4. Pretty neat. But 100Msps is pretty low for an oscilloscope. May give you only about 10 or 20 MHz analog bandwidth depending on how steep your nyquist filters are. Barely enough to display a 1-2MHz square wave with sharp edges.I think at least 250Msps or preferably over 400Msps will improve its use. I’m thinking of designing one myself, but high performance ADCs are very expensive starting from about $50 for single channel ones and a lot more for multi channel ones. I still have a Red Pitaya which has a 125MS/s sampling rate. Marginally better. I might play with that one again.

    1. No, you have turned it around.
      100Msps is quite impressive for a small and cheap uC that also has to handle a GUI and other tasks, and you should have stopped there.

      There is plenty more capable hadware around, but those have other goals. If you feel a need to feel impressed by raw specifications, you can have a look at this video from Shari-Harri-Shark from The Signal Pathof this oscilloscope:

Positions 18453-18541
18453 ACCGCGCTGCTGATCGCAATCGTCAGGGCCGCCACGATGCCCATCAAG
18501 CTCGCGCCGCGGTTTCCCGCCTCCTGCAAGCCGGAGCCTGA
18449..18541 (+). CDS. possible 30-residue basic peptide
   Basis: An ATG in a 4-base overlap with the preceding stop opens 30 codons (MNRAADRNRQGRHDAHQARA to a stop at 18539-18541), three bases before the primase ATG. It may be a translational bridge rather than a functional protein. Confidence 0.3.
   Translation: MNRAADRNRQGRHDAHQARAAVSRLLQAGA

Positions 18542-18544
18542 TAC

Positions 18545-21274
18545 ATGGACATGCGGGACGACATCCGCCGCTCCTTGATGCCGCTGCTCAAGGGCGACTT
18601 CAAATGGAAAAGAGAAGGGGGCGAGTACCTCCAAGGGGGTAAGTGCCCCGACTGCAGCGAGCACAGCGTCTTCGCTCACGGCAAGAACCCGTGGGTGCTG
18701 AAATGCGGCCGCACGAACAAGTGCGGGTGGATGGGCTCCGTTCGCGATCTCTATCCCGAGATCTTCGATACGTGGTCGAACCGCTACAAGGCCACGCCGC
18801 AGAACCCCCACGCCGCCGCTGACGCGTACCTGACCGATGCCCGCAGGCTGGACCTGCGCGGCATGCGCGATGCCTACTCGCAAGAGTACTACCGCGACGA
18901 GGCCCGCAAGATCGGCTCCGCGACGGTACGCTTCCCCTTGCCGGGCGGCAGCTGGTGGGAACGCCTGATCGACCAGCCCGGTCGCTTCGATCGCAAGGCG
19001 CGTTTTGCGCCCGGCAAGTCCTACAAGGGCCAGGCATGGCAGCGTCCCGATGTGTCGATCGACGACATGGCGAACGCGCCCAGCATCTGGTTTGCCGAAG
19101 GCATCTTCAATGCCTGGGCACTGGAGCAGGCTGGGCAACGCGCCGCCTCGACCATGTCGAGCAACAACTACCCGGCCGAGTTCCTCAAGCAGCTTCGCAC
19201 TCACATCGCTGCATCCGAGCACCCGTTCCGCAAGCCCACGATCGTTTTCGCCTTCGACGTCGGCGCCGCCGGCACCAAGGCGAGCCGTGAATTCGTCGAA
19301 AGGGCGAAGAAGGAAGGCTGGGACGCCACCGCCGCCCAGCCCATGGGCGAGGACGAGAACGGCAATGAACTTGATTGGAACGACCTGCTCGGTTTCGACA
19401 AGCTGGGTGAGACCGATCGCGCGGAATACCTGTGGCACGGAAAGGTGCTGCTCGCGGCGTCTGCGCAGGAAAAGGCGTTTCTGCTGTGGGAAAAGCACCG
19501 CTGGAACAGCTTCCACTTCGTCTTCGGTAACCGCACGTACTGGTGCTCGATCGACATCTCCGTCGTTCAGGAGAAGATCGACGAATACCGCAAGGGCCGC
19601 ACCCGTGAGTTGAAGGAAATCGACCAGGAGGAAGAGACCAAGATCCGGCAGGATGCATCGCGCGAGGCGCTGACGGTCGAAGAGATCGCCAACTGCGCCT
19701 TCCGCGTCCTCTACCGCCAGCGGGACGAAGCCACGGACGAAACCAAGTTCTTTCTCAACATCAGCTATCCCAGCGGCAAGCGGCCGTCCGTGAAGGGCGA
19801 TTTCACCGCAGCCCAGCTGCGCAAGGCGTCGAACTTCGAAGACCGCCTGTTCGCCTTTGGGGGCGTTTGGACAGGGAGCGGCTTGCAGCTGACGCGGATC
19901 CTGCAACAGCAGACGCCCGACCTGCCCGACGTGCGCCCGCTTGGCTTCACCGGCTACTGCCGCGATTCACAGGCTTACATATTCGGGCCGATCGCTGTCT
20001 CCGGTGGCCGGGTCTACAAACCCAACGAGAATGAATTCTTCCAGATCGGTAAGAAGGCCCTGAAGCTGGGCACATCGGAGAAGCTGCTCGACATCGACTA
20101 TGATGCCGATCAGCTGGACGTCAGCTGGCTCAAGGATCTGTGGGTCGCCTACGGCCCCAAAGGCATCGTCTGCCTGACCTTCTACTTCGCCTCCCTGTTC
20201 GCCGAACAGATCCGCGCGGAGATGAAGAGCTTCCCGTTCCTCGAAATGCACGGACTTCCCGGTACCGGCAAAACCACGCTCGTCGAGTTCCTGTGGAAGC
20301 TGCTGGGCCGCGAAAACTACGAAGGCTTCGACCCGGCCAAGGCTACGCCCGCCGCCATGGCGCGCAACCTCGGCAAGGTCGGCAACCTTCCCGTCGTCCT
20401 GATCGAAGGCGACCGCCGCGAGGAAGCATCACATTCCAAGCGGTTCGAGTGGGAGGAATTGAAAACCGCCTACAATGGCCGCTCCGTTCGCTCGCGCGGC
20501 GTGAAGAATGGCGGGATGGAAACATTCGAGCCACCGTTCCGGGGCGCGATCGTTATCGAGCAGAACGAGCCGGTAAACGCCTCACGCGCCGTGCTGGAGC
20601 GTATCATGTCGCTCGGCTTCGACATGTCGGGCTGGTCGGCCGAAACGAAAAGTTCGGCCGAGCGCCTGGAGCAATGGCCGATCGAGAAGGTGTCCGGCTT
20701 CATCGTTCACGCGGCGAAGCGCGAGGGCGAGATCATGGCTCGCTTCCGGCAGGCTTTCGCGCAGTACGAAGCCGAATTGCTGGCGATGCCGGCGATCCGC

1. No, you have turned it around.
        While 100Msps would be impressive for a small MCU, his STM32 certainly isn’t a small one and only his the RP2040 samples at 100Msps, not his STM32. Comparing a 1MHz oscilloscope with a 25Gsps one is comparing apples to space shuttles.
        I like his GUI, but it’s simply not practical for me.

        1. I really don’t care whether it’s 1Msps, 10Msps or 100Msps, It’s just a nice project and I like it no matter whether it’s an STM32 or a RP2040.. You started complaining about performance, not me. Also, nobody here cares whether it is practical for you or not, so please go complain somewhere else.

  5. Well done!
    His goal was minimum bom, because of that, imo, it’s a little slow to control the scope through the GUI. I would want the most used knobs physical, like volts, time, trigger, run/stop, etc. Maybe add an option, another pcb with small mpu that takes the input encoders, switches, pots, etc and encodes it to SPI or i2c over to the main mpu.
    Thanks for sharing.